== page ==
Okay then, a word or two about Bat for Lashes' much-praised Fur and Gold.
This album will inevitably be compared to the likes of Kate Bush, Bjork, Tori Amos, and the PJ Harvey of To Bring You My Love and Is This Desire? It is true that Bat for Lashes (the nom-de-musique of one Natasha Khan, an Anglo-Pakistani singer, songwriter, and poly-talented musician from festive seaside town Brighton, England) bears some traces of all those great precursors: her music has the dreaminess and Druidic sexuality of Kate Bush, the dark fairy tale enchantmentand strange lyrics of Bjork, the emotional intensity of Amos, and the theatrical flair and shape-shifting multi-persona narratives of PJ Harvey. But somehow Khan's music is strikingly original, and it would sell her quite short to just hear her as a retread of Kate Bush, Bjork, etc.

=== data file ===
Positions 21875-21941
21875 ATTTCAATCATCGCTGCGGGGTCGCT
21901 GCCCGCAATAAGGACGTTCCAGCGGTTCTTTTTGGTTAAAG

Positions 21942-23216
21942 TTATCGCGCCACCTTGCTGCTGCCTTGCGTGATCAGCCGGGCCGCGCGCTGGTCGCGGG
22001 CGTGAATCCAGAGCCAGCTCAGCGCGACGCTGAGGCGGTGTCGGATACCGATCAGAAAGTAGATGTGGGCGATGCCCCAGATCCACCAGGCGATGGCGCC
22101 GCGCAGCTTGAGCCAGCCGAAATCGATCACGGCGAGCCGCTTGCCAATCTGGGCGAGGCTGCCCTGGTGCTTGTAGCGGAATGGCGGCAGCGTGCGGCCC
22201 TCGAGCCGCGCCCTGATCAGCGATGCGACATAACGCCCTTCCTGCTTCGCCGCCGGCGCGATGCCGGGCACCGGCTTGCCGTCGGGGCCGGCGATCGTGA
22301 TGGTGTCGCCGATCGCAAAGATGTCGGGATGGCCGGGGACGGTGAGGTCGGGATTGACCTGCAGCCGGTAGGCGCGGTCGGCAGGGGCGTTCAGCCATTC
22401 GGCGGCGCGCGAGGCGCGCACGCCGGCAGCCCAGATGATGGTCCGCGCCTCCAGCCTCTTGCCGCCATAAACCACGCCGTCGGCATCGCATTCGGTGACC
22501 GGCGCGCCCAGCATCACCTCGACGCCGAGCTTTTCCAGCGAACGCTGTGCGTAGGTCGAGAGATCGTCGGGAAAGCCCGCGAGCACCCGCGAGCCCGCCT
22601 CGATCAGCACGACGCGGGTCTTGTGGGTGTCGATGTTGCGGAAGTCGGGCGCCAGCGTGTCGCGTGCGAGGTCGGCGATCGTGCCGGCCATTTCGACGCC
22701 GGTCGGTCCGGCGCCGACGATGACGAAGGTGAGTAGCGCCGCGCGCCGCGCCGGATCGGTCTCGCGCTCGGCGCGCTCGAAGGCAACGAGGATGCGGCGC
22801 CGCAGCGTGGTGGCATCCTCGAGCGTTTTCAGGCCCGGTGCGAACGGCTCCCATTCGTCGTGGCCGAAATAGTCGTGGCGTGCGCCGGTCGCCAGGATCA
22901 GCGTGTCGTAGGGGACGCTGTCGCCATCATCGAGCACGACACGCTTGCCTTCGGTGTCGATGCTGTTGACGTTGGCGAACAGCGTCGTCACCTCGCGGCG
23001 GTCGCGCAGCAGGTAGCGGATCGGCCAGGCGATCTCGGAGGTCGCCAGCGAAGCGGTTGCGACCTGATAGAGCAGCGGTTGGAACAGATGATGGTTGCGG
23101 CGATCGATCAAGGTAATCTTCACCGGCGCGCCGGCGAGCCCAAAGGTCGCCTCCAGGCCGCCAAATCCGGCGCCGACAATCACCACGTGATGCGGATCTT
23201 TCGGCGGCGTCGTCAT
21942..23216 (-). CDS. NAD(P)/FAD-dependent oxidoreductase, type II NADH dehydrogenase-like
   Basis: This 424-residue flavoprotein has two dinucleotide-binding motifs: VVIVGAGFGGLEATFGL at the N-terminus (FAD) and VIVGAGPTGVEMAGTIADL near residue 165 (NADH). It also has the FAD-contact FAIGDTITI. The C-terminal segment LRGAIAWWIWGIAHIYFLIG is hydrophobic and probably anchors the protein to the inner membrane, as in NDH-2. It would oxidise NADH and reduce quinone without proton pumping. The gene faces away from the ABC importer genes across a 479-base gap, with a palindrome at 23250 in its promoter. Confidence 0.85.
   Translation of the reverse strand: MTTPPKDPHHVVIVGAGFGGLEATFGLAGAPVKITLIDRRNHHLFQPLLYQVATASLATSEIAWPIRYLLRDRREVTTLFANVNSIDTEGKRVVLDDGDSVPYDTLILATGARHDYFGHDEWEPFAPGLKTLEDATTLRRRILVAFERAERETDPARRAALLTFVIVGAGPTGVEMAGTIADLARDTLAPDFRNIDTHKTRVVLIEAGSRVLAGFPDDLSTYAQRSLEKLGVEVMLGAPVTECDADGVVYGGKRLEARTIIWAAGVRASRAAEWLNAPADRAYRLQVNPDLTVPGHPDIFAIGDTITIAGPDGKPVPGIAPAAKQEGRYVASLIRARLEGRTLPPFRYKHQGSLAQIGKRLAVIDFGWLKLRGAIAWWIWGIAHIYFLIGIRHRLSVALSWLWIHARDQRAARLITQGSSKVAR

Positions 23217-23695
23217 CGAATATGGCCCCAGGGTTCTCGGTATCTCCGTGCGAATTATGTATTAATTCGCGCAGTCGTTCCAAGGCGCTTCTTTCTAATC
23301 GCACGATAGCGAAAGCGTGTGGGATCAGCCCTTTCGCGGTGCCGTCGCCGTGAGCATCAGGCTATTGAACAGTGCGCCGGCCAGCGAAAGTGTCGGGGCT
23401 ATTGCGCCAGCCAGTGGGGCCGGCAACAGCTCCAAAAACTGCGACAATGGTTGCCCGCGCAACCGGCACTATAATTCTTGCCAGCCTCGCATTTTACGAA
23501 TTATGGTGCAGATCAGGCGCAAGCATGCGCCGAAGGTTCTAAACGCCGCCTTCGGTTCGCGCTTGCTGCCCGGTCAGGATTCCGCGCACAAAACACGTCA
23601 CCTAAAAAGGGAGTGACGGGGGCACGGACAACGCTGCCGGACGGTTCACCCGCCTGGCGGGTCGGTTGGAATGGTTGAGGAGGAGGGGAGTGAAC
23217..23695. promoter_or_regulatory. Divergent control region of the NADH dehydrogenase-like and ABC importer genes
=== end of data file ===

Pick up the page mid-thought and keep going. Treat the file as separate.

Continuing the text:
Fur and Gold is an atmospheric blend of harpsichord melodies, orchestral swells, low and sexy rhythms, and Khan's marvelous voice, which is somehow delicate and fierce at the same time. The lyrics are full of dream figures and folkloric characters (in many songs Khan seems to be singing from the point of view of a bat), and it's impossible to tell which songs are"autobiographical" and which are pure (or mostly) fiction. The album is glorious, a lovely strangeness compressed into short pop songs and ballads.
Khan’s voices haunts the music and assumes manyguises: in one song her tone is that of an enraptured lover, inanother she's an impetuous ice queen with a Diana Rigg accent, in
others she\'s a forlorn orphan or a startled visionary. Personalfavorites like "Trophy" and "Sarah" combine all of her best elements into one darkly glittering whole.